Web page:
Robotics 101

Reflections from the GearHeadz

The Lawrence High School “Gearheadz” robotics team ended the year with a boom at the 16th annual Battlecry at WPI in Worcester! We didn’t actually end with a boom due to some errors here and there; but there was no other way we could’ve ended it. Many of us learned a couple of things and witnessed a team that was able to work around any problem. For any of the members that did not attend (which was a good amount of you guys ~~), Battlecry was a post-season competition and every team goes into the elimination rounds. Battlecry also created the opportunity for new drivers to get a feel for the adrenaline of a competition. But it wasn’t just the drivers starting out to do some different; everybody did something different or experienced something new.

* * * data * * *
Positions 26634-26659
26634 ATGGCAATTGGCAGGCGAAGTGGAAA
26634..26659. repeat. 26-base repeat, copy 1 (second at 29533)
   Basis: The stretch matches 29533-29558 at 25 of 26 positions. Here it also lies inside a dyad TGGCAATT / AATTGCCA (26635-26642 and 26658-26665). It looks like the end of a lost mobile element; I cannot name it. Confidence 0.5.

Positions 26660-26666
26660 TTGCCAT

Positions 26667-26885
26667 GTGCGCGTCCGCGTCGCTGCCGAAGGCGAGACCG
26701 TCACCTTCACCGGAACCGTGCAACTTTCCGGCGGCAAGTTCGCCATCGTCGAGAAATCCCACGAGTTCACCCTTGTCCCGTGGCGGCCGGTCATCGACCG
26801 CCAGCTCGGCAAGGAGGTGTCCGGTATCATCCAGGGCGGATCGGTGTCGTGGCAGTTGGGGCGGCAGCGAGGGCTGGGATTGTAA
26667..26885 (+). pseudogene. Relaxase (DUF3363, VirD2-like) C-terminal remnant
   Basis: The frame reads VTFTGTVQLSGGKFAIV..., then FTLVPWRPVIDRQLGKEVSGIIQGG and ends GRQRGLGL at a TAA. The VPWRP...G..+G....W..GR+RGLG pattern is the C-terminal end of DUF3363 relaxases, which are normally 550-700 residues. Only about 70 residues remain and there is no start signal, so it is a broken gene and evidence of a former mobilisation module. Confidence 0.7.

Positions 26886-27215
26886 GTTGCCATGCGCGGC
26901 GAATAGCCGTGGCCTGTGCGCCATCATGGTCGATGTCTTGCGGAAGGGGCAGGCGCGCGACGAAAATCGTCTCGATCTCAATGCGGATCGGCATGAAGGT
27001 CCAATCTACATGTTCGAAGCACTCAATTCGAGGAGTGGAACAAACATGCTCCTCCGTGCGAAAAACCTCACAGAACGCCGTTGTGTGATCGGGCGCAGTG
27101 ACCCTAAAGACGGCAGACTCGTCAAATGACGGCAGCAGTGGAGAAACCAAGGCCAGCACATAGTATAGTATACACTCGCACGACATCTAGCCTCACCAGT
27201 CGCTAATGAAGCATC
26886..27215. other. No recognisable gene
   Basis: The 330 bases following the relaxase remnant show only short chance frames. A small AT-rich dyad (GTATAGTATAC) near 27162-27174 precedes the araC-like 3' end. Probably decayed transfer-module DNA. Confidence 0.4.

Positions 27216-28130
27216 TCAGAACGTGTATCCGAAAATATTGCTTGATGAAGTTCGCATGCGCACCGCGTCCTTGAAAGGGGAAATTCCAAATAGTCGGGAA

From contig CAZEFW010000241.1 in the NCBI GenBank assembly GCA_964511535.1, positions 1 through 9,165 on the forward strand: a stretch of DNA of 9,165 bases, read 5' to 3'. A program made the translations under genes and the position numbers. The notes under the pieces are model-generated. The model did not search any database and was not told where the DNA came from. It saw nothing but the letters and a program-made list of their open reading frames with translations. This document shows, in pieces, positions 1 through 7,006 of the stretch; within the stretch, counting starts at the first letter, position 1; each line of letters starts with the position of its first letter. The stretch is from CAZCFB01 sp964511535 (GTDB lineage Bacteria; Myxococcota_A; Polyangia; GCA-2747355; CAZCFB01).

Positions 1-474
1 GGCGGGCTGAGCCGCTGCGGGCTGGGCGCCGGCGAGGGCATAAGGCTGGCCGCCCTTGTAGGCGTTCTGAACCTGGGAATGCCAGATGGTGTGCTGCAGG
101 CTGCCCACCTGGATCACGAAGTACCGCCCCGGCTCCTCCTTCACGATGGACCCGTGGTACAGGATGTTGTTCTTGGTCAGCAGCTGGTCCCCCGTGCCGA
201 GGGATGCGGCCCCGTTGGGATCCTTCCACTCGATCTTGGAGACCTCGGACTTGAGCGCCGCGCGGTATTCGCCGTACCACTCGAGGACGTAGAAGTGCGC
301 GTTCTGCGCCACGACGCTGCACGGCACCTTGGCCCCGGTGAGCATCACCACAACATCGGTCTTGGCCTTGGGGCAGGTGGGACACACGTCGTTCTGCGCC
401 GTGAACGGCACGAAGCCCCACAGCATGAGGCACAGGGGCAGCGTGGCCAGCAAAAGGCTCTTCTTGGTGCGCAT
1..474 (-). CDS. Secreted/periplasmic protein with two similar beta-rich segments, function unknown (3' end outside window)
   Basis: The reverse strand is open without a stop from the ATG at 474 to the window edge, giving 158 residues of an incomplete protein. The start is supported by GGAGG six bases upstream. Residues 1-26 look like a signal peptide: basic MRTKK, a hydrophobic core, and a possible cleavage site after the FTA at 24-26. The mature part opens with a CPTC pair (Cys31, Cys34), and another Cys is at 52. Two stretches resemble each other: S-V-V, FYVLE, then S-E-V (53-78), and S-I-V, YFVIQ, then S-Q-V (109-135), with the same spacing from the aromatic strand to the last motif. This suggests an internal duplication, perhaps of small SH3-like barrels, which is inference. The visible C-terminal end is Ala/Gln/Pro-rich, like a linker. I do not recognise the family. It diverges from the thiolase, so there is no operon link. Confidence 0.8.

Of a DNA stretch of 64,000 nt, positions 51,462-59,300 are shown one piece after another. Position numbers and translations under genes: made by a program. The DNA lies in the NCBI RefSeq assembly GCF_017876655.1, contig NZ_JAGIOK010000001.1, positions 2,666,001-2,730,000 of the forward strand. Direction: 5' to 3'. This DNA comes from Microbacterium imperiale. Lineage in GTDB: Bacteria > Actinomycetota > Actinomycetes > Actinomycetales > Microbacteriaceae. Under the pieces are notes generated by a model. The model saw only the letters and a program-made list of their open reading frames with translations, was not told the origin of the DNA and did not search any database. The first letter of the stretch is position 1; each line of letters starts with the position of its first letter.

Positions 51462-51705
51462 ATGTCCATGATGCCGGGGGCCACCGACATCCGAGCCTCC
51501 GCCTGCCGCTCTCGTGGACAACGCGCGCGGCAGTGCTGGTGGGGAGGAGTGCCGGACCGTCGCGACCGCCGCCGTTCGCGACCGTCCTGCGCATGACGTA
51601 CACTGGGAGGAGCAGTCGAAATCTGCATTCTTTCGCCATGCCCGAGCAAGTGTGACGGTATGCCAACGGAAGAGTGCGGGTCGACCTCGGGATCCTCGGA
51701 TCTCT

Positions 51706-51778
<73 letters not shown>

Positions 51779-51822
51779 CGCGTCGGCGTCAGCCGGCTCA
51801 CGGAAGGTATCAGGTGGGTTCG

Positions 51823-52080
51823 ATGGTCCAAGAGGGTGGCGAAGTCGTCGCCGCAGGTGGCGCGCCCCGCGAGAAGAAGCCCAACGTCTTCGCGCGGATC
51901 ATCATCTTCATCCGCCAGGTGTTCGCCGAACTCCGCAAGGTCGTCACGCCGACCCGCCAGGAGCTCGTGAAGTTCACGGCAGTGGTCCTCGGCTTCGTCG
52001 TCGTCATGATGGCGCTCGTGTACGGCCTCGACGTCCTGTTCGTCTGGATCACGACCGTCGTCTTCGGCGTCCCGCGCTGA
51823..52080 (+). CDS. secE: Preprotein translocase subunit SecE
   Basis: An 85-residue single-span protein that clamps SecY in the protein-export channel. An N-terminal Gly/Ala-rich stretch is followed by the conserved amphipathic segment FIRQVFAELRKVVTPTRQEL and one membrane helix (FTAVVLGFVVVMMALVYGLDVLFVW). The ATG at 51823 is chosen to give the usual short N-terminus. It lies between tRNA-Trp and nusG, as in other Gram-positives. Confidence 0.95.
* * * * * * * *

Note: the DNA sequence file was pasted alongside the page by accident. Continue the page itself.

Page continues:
One thing that may have been a problem was the fact that the drive team did not have an adult mentor guiding them. However, when we interviewed them, it didn’t seem to be a problem. This time, there was a mix of experienced drivers, who were Miguel Dejesus (2 years), Cristian Welcome (1 year), Saul Delacruz (2 years) along with new drivers, who were Zael Leon, Pedro Lantigua, and Emmanuel Solano. The newbies described their first experience as initially being scary but then becoming more relaxed when they went out into a match, which is understandable as a first time is always scary. Specifically, Zael thought ‘oh my god’… which is also understandable. The experienced drivers felt no different without a mentor. I don’t know about Elson, but I was surprised when I heard this as I expected the team to be more stressed. After hearing these thoughts, I realized that the drivers were working as if they had a mentor the entire time. Since the team did not have a mentor, someone had to take charge correct? Many of the other drivers thought that Miguel and Cristian helped out a lot. However, Saul said that everyone knew what to do so there really wasn’t a reason for someone to take charge.